"Moreover, Navy is more keen on fuel-cell AIP. DRDO is developing one such system, which has been tested on shore. If it comes through, it can be considered for the 5th and 6th Scorpenes," he added.

To further compound matters, there is excruciatingly slow progress on P-75I, which envisages acquisition of six new stealth submarines, equipped with both tube-launched missiles for land-attack capabilities as well as AIP, for over Rs 50,000 crore.

The RFP (request for proposal) to be issued to foreign collaborators like Rosoboronexport ( Russia), DCNS (France), HDW (Germany) and Navantia (Spain) will be possible only towards end-2011 at the earliest.

"If one foreign shipyard can give AIP, it cannot provide land-attack missile capabilities, and vice-versa. So, P-75I is very complex...it will take at least two years to even finalize it, and another six-seven years after that for the first submarine to be ready," he said.

The plan till now is to directly import two submarines from a foreign collaborator, with three being built at MDL in Mumbai, and the sixth at Hindustan Shipyard in Visakhapatnam under transfer of technology.

Incidentally, Navy will have only five of its existing 10 Russian Kilo-class and four German HDW submarines by 2020. Consequently, even with the six Scorpenes, India will be far short of its operational requirement of at least 18 conventional submarines for the foreseeable future.


http://articles.timesofindia.indiatimes.com/2011-04-11/india/29405993_1_submarines-pns-hamza-navantia

Riaz Haq said...

Here's an report on Aman 2013 exercises:

The United States and China began naval drills in the Arabian Sea with Pakistan and other countries on Thursday, the Pakistani navy said, in a show of strength against terrorism and piracy.

The AMAN-13 exercise involves ships from 13 countries and observers from 20 others and comes two weeks after China took control of Gwadar, a strategic Pakistani Arabian Sea port, from Singapore’s PSA International.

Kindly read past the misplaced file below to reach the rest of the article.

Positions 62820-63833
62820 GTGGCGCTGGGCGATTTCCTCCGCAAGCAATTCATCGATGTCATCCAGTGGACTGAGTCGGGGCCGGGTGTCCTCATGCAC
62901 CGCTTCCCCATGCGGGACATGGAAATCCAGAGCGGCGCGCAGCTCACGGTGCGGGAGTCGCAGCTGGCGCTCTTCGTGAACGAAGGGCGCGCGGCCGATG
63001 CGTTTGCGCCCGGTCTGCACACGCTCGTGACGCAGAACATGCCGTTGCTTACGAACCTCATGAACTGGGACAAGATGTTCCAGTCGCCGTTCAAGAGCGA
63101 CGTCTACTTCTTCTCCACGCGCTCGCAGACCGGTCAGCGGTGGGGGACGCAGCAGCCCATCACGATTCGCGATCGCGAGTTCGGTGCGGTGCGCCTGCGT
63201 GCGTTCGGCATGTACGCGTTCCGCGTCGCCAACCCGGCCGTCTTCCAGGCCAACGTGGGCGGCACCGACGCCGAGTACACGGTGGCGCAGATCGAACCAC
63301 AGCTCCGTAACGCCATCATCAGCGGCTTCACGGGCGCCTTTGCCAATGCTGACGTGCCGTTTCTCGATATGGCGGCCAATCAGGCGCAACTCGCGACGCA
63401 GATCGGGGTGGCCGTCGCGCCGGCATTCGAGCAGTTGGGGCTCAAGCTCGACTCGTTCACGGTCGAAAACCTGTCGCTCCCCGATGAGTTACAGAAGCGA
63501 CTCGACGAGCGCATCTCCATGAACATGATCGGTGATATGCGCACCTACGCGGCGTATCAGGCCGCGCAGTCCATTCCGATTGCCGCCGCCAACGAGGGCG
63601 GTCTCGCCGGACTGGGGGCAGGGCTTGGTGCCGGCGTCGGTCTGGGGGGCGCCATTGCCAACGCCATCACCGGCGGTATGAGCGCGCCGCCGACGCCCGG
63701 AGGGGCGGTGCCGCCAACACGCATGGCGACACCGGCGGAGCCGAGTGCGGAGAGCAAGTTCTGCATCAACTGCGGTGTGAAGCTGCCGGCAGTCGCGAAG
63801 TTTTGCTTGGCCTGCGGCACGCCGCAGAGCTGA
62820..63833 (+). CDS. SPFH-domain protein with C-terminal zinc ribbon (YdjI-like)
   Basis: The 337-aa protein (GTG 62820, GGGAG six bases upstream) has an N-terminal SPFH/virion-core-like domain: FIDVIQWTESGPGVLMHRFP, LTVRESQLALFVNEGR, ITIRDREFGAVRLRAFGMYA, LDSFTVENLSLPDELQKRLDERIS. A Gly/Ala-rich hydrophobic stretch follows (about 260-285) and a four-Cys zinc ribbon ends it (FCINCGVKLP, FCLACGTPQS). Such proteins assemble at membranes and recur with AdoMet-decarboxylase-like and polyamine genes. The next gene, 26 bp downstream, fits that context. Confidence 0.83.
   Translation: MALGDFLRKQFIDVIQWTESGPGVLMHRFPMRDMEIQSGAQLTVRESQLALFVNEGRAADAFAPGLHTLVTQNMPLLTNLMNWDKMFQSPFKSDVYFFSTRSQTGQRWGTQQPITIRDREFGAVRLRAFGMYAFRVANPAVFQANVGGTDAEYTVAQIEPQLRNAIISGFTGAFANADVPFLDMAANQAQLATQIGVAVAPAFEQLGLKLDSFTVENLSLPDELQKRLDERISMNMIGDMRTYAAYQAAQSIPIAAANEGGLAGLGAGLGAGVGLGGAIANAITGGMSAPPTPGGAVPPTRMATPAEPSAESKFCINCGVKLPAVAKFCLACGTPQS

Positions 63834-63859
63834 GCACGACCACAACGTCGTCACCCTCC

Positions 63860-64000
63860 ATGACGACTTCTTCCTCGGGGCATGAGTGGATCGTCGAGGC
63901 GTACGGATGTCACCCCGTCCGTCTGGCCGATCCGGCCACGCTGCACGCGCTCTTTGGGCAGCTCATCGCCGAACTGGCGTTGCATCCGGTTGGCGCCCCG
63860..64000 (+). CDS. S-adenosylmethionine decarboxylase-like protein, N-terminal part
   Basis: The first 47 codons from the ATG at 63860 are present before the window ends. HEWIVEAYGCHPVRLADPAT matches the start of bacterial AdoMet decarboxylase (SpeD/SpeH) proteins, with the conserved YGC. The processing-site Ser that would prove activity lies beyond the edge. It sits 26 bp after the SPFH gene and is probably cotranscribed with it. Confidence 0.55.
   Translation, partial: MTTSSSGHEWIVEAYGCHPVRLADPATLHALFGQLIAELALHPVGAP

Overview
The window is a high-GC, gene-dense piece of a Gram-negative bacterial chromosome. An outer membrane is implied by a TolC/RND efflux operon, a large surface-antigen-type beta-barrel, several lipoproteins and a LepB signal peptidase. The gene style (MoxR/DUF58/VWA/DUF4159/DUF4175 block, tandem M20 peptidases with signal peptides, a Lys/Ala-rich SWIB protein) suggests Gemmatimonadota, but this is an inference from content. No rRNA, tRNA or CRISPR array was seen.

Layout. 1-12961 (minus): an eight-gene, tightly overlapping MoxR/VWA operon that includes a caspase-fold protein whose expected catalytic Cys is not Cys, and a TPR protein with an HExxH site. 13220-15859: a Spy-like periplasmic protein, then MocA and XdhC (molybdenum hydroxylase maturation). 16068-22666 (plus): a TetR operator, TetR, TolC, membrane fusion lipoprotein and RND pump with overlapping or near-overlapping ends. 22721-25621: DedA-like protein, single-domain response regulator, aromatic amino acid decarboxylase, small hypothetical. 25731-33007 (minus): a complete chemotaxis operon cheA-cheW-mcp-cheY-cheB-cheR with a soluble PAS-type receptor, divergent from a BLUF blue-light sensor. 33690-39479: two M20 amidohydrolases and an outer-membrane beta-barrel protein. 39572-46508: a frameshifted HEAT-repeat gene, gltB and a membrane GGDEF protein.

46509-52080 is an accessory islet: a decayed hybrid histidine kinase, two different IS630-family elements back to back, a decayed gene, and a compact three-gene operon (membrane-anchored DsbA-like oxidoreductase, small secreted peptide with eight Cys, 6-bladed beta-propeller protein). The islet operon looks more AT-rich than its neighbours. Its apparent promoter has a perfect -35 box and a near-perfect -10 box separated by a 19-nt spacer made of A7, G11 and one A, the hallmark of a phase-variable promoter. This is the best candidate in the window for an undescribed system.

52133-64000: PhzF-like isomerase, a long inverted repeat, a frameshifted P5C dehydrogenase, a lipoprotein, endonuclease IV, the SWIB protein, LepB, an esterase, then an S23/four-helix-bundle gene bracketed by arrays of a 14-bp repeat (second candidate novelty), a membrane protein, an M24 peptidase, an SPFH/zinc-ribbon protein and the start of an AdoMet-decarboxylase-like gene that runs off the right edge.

The five-day exercise, which began earlier this week with meetings and manoeuvres in port, will end on Friday and is aimed at “information sharing, mutual understanding and identifying areas of common interest”, the navy said in a statement.

The manoeuvres – the fourth since 2007 – will also help develop and practise response tactics, techniques and procedures as well as improving cooperation between navies, the statement said.

One of the main objectives is to “display united resolve against terrorism and crimes in maritime domain,” it said.

The shipping lanes of the Indian Ocean have been plagued in recent years by attacks from Somali pirates, who have seized dozens of ships and earned millions of dollars in ransom for their release.

“All the nations participating in the AMAN have a common objective of ensuring peace and stability in the maritime arena to provide freedom of navigation and uninterrupted flow of trade,” the Pakistan navy statement said.

The American destroyer USS William P. Lawrence was among the ships taking part, along with vessels from Australia, Britain, Italy, Japan, Malaysia and Turkey. Russia and Germany are among the observers.

Ties between Washington and Islamabad are on the mend after a series of crises in 2011 including the discovery of Al Qaeda chief Osama bin Laden in Pakistan.


http://dawn.com/2013/03/07/us-china-take-part-in-pakistan-naval-drills/